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Leaked Documents Show How Amazon’s Automated Systems Force Canadian Workers to Scan Boxes Faster or Face ‘Termination’

"You’re never able to shut off that voice in your head that’s telling you ‘you’re not working fast enough’"

Workers in Amazon’s Canadian warehouses are using automated technology that could lead them to getting fired if they fail to meet constantly shifting targets that are tied to data collected from devices Amazon uses to scan boxes.

Information about how this productivity surveillance software works and how it is used to “automatically” identify workers for “termination” is detailed in leaked Amazon Fulfillment centre operations “wiki” documents newly obtained by PressProgress.

The internal wiki includes an FAQ explaining how Amazon’s “ADAPT” system works — the name the company uses for its digital productivity and performance monitoring system.

Daniel, an Amazon worker who spoke to PressProgress on condition of anonymity, said his workday begins with a “fast start” – the first scan of the day. Between that “fast start” and the first break, workers’ aggregate scans (their “rate”) and their time between scans (known as ‘time off task’) is closely monitored by Amazon management.

“They track your aggregate scans and your space between scans,” Daniel said.

Amazon sets high targets for its workers. Failure to meet these targets, documents suggest, could result in “termination.”

“If you’re below rate, there’s gonna be someone who will come up to you,” Daniel explained. “You’re scared of getting fired but the threat doesn’t have to be that immediate for there to be that pressure.”

In a statement to PressProgress last year,  Amazon confirmed: “We have performance expectations for every Amazonian – be it corporate employee or fulfillment centre associate and we measure actual performance against those expectations.” This time, however, Amazon Canada did not respond to multiple requests for comment.

Many of Amazon’s workers have long complained that the pressure to scan items and process orders pushes them to neglect safety. And, the company’s expectations aren’t set expectations, they are constantly shifting.

Currently, Daniel said, he’s expected to scan up to 170 boxes per hour. But, he said, other workers appear to have different targets at different times. “The target is opaque,” Daniel said. “It seems to change between warehouses.”

“When I was picking, the guy who trained me said ‘try to do 300, try to do 350, the rate is 400.’ Later, I heard the rate is 450,” said Alex, who works for Amazon at another one of the company’s fulfilment centres. “The rates are high, they’re arduous and they lead to a lot of physical strain.”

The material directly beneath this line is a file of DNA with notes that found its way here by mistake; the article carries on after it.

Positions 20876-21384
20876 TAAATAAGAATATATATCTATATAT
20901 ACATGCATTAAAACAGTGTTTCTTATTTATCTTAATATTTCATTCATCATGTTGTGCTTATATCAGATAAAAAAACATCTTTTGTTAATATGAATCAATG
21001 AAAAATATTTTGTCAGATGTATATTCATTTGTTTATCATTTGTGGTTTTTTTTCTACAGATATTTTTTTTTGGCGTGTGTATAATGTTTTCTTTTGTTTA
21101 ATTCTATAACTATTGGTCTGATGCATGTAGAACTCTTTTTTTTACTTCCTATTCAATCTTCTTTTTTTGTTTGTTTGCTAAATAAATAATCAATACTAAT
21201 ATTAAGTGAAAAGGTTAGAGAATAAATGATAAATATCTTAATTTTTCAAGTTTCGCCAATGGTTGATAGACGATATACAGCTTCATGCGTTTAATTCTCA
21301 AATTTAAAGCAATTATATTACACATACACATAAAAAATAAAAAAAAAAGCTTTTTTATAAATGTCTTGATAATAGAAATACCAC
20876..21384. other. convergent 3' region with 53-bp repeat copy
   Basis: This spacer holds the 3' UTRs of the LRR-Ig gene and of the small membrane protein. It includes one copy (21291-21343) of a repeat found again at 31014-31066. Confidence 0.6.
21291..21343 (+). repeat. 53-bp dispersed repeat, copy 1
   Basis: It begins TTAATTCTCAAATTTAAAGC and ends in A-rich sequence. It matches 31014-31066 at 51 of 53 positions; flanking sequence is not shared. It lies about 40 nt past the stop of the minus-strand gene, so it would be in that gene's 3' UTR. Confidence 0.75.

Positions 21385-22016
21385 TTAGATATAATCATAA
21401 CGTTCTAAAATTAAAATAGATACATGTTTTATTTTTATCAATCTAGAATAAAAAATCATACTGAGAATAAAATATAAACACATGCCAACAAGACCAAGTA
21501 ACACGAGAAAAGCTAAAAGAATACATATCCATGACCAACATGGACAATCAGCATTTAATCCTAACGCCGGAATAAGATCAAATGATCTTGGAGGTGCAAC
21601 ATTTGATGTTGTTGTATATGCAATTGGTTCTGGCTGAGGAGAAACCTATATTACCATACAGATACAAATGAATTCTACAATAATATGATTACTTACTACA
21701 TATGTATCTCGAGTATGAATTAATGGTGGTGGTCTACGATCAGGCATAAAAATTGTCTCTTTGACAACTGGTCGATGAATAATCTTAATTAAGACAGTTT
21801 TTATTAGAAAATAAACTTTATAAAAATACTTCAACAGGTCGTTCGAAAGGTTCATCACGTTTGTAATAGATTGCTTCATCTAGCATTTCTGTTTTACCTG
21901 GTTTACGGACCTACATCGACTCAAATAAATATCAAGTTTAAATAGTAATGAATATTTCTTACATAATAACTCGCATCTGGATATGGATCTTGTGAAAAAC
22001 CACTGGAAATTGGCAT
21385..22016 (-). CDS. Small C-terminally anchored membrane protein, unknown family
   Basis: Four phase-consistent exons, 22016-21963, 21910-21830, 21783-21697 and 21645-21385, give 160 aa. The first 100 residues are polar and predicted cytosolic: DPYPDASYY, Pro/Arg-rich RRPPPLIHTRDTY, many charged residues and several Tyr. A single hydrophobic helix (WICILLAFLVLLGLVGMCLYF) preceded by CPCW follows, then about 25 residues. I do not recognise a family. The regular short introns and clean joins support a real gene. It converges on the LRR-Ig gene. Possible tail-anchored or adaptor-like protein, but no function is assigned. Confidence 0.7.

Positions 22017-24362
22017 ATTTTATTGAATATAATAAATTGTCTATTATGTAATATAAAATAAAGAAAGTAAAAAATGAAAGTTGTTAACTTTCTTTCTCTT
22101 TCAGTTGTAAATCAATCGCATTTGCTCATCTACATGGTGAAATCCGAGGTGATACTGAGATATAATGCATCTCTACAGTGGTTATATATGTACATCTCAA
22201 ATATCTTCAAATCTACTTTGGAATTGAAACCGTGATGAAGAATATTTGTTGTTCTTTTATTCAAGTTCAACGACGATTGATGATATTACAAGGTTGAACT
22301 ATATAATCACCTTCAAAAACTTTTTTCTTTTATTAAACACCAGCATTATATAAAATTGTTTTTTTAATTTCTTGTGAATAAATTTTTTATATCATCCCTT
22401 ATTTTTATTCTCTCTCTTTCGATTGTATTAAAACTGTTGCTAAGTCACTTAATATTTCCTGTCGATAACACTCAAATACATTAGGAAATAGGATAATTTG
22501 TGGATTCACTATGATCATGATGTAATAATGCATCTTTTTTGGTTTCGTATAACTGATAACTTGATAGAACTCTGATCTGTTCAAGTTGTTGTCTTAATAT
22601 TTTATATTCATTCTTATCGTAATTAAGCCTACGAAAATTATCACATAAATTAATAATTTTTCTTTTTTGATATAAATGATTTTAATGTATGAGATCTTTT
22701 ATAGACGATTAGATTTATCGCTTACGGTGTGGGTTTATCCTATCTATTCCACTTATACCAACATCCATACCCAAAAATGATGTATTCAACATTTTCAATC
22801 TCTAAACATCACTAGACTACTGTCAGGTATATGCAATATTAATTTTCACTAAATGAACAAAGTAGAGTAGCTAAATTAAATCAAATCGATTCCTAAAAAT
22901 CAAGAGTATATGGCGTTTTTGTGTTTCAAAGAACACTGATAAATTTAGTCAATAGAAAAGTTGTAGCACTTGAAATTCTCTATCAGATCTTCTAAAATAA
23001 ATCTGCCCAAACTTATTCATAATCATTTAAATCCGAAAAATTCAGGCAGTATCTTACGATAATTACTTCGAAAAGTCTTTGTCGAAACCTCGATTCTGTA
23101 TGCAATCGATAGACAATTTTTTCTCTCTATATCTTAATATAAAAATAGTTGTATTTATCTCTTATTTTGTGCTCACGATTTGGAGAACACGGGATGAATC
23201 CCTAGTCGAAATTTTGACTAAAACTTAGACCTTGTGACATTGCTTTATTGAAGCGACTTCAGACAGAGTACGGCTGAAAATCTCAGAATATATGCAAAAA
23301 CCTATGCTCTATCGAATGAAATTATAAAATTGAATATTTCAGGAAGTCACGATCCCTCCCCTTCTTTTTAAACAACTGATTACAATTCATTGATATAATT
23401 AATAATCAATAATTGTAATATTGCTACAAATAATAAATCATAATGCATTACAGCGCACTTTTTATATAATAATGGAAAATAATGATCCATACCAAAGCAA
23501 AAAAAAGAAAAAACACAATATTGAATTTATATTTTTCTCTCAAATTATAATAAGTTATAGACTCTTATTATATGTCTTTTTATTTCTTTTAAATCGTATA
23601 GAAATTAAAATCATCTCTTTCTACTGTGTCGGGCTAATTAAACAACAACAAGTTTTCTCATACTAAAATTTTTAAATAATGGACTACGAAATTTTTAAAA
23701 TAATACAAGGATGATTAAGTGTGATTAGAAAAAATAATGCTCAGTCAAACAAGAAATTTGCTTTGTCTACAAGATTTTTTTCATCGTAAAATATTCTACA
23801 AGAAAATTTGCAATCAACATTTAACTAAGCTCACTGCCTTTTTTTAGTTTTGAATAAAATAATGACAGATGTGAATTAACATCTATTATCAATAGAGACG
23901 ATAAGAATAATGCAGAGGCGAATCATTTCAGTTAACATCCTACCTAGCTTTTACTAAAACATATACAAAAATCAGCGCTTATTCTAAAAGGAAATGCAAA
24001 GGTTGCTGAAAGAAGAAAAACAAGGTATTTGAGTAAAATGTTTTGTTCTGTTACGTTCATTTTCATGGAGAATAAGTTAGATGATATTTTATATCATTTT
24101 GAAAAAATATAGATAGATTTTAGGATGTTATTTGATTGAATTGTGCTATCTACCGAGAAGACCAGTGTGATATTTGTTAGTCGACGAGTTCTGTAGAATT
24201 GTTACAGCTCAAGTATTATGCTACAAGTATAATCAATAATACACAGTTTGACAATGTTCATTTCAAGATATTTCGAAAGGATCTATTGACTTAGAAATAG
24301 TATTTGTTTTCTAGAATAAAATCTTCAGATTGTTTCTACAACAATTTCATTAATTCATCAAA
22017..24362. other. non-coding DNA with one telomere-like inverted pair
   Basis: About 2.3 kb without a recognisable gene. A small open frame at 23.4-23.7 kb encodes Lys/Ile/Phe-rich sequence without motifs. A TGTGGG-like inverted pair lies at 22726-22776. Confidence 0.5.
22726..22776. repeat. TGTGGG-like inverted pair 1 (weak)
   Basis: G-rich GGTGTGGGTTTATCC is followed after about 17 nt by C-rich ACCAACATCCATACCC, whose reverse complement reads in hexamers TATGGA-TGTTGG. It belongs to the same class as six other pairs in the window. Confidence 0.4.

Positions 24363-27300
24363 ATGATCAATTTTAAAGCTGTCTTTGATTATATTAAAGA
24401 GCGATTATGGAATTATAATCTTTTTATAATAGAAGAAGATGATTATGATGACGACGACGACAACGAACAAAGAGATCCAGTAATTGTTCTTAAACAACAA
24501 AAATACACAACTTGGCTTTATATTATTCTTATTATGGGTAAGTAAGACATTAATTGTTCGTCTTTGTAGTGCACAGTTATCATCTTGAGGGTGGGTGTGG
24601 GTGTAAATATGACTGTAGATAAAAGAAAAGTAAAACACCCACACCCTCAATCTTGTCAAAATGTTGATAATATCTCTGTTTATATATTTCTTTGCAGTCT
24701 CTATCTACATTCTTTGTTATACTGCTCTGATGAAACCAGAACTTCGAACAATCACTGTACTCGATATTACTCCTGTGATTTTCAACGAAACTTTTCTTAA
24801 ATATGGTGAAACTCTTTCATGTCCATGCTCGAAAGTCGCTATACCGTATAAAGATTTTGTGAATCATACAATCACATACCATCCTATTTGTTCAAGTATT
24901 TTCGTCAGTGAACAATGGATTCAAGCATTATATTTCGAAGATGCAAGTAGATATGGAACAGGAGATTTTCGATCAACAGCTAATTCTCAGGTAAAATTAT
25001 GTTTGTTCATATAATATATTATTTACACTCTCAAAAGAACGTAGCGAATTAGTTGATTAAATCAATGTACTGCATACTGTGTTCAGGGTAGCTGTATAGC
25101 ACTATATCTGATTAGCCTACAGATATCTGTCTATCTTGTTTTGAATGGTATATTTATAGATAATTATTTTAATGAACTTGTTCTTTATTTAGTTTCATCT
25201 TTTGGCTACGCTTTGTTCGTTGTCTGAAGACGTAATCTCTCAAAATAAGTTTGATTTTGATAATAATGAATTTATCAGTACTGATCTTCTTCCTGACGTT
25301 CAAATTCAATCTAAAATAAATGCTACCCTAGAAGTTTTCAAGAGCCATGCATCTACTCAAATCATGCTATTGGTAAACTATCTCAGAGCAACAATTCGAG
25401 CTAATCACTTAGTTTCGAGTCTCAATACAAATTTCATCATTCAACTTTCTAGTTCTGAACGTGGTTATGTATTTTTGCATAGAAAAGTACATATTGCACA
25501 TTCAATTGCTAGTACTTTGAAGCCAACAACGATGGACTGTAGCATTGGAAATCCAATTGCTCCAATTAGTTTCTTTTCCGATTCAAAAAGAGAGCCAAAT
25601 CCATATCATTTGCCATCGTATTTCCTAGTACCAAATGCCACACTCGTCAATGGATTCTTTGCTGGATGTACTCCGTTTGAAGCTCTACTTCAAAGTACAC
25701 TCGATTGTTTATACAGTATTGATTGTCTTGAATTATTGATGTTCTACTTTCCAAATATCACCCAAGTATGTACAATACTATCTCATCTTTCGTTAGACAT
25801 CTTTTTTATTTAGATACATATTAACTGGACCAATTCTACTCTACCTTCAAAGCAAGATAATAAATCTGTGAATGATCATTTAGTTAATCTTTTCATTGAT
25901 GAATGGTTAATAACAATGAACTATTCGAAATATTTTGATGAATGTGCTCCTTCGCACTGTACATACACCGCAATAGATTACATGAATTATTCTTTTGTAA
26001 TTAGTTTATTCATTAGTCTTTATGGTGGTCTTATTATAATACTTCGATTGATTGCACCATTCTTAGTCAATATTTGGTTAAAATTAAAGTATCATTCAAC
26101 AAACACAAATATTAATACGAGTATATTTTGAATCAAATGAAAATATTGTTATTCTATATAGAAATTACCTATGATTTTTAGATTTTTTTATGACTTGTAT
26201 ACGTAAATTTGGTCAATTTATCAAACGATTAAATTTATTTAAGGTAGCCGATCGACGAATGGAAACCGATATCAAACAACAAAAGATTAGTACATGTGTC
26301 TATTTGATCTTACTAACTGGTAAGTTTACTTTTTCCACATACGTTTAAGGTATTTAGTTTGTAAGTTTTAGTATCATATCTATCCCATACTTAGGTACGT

Leaked operations documents, obtained by PressProgress appear to show Amazon sets its productivity targets not only to constantly shift — but also to penalize a section of its workforce.

The Operations documents note Amazon Fulfillment Centres periodically go through a “communications stage” when “new rates” are set.

Amazon’s expectations of how fast warehouse workers should scan boxes is data-driven. The company’s productivity targets are tied to the speed at which 75% of the warehouse’s fastest workers move and typically excludes data from the slowest 25%.

“Productivity and quality expectations” are based on “associate performance,” the document explains. Measured in “units per hour” and defects per scans, the average is set “where 75% of associates are performing at or above the level.”

Workers in the bottom 5%, are “eligible for quality corrective action” – starting with “written warnings.” The third warning, is “delivered as the final written warning.” After that? The document states that the system can “progress to termination.”

Workers say the constantly shifting rate causes them anxiety.

“Oftentimes, only one or two people are actually hitting the target,” Alex said. “And to hit the target you basically can’t go to the washroom, stretch or have problems with your equipment – which are very common.”

“You’re never able to shut off that voice in your head that’s telling you ‘you’re not working fast enough’. It’s always there,” Daniel said.

“As soon as you get good at a task, you know they’re going to cut staffing, they’re going to change it up and you’ll be right back to feeling like you’re behind.”

“Most workers complain that rates they push for are physically demanding and usually lead to strains, aches and injuries,” Warehouse Workers Centre organizer Gagandeep Kaur told PressProgress. “The auto termination process at Amazon validates claims that the company treats its workers not as humans but as machines.”

Since 2019, Amazon has added “high achievement games” to the productivity monitor — to encourage workers to move faster. The games have names like MissionRacer, PicksInSpace, Dragon Duel and CastleCrafter.

“They have this extra monitor now in every Pick Station, it’s this animated game simulator. One is a dragon quest thing, another is a space game. The more you pick, the more you progress in the game. I don’t know how much money they spent on that but every station has one.”

But Alex said it hasn’t made the monitoring less stressful. Mostly, he said, “people leave the games on the ‘start screen’.”


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